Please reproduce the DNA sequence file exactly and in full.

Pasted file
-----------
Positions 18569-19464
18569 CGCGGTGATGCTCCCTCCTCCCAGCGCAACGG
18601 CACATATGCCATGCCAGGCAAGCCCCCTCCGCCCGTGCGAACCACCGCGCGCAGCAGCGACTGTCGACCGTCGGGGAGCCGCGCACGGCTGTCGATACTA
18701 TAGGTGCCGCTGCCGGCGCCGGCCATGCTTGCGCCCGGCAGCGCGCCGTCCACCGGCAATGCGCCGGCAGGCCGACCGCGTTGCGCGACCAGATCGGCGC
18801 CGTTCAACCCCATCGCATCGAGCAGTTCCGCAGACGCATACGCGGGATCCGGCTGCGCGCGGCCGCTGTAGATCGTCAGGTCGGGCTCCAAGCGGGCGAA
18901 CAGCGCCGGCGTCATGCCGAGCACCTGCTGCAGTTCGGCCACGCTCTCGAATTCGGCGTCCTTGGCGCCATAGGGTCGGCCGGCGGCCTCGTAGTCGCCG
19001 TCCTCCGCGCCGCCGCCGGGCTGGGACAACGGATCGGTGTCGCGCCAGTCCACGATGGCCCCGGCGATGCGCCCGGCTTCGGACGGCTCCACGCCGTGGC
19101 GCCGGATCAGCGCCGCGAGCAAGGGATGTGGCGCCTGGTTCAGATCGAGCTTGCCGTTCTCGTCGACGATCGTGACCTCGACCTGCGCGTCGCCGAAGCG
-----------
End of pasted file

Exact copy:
Positions 18569-19464
18569 CGCGGTGATGCTCCCTCCTCCCAGCGCAACGG
18601 CACATATGCCATGCCAGGCAAGCCCCCTCCGCCCGTGCGAACCACCGCGCGCAGCAGCGACTGTCGACCGTCGGGGAGCCGCGCACGGCTGTCGATACTA
18701 TAGGTGCCGCTGCCGGCGCCGGCCATGCTTGCGCCCGGCAGCGCGCCGTCCACCGGCAATGCGCCGGCAGGCCGACCGCGTTGCGCGACCAGATCGGCGC
18801 CGTTCAACCCCATCGCATCGAGCAGTTCCGCAGACGCATACGCGGGATCCGGCTGCGCGCGGCCGCTGTAGATCGTCAGGTCGGGCTCCAAGCGGGCGAA
18901 CAGCGCCGGCGTCATGCCGAGCACCTGCTGCAGTTCGGCCACGCTCTCGAATTCGGCGTCCTTGGCGCCATAGGGTCGGCCGGCGGCCTCGTAGTCGCCG
19001 TCCTCCGCGCCGCCGCCGGGCTGGGACAACGGATCGGTGTCGCGCCAGTCCACGATGGCCCCGGCGATGCGCCCGGCTTCGGACGGCTCCACGCCGTGGC
19101 GCCGGATCAGCGCCGCGAGCAAGGGATGTGGCGCCTGGTTCAGATCGAGCTTGCCGTTCTCGTCGACGATCGTGACCTCGACCTGCGCGTCGCCGAAGCG